Air Traffic Control System Repeatedly HackedA security audit finds a total of 763 high-risk, 504 medium-risk, and 2,590 low-risk vulnerabilities, such as weak passwords and unprotected folders.
In the past four years, hackers have hobbled air traffic control systems in Alaska, seized control of Federal Aviation Administration network servers, and pilfered personal information from 48,000 current and former FAA employees, according to a newly released government report.
The report, "Review of Web Applications Security and Intrusion Detection in Air Traffic Control Systems," was published Wednesday by the Department of Transportation Office of the Inspector General.
It comes on the heels of a report last month in the Wall Street Journal that the Air Force's air traffic control system had been breached by hackers and amid congressional hearings featuring military and civilian officials testifying about the sorry state of U.S. cybersecurity.
The Transportation Department report states that auditors from KPMG and the Office of the Inspector General tested 70 Web applications, 35 used by the FAA to disseminate information over the Internet and 35 used internally to support air traffic control systems. The security audit found a total of 763 high-risk, 504 medium-risk, and 2,590 low-risk vulnerabilities, such as weak passwords and unprotected folders.
Beyond the issue of poorly configured, buggy Web applications, the report also found that the air traffic control systems are woefully unprotected by intrusion-detection systems. Only 11% of air traffic control facilities have IDS sensors, the report states, and none of those IDS sensors monitors air traffic control operational systems; instead, they monitor mission-support systems, such as e-mail servers.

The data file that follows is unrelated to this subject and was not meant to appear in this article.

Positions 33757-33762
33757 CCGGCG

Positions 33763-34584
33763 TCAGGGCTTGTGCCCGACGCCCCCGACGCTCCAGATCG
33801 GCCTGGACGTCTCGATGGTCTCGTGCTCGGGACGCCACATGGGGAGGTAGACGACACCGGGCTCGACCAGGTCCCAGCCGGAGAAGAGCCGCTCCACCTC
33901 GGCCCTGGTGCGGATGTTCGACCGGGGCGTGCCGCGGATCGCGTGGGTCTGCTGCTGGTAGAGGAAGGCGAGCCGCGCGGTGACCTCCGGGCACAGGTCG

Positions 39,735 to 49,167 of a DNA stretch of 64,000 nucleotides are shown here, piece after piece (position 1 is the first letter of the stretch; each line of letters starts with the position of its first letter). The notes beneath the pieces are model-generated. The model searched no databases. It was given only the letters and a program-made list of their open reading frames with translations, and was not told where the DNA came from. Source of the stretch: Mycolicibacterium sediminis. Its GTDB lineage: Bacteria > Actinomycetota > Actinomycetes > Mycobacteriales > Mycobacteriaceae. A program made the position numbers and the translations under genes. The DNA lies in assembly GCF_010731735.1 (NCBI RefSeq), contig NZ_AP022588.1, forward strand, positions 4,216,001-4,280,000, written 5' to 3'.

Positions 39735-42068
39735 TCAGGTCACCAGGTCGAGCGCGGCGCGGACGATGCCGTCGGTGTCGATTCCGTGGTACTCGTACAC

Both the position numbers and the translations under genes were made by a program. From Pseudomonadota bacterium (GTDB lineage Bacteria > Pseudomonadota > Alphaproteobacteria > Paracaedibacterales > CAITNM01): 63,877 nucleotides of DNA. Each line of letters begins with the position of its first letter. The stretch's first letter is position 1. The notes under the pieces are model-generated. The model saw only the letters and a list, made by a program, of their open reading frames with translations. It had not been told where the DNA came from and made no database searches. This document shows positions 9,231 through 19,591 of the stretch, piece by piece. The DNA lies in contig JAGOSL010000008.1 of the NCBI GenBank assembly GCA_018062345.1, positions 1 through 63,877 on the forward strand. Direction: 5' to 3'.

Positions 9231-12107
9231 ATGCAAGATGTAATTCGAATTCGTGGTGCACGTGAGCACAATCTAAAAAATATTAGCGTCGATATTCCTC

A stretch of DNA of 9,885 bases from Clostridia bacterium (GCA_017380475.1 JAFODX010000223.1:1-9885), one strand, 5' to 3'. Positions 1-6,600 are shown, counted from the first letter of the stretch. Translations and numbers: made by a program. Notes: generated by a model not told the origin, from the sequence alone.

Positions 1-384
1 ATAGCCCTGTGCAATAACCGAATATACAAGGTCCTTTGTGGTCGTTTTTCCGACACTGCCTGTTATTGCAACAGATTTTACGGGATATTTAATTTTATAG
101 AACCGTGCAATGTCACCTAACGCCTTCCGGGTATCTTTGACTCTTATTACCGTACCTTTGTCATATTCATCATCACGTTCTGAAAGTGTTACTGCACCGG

In 2008, more than 800 cyberincident alerts were issued to the Air Traffic Organization, which oversees air traffic control operations. At the end of that year, 17% of those incidents (150), some designated critical, had not been addressed.
"Without fully deploying IDS monitoring capability at [air traffic control] facilities and timely remediation against cyberincidents, FAA cannot take effective action to stop or prevent these cyberattacks, thus increasing the risk of further attacks on ATC systems," the report said.
The report states that most of the attacks have disrupted FAA air traffic control support operations rather than the operational network that keeps planes separated from one another. However, it also states that unless swift action is taken, dangerous operational problems are only a matter of time.
It's also a matter of money, which could be easier to obtain under a cloud of imminent danger: The FAA has been pushing its Next Generation Air Transportation System, a project to update the nation's air transit infrastructure that's expected to cost at least $20 billion.
With any luck, that amount of funding will also buy a few scarecrows. There were almost 10 times as many wildlife strikes against airplanes in 2007 (7,666) as air traffic control cyberincidents in 2008. Such collisions -- recall the bird strike that sent US Airways Flight 1549 into the Hudson River in January -- cost an estimated $628 million in monetary losses annually, to say nothing of the potential loss of life. Hackers just don't have that kind of impact, unless they wander onto a runway.
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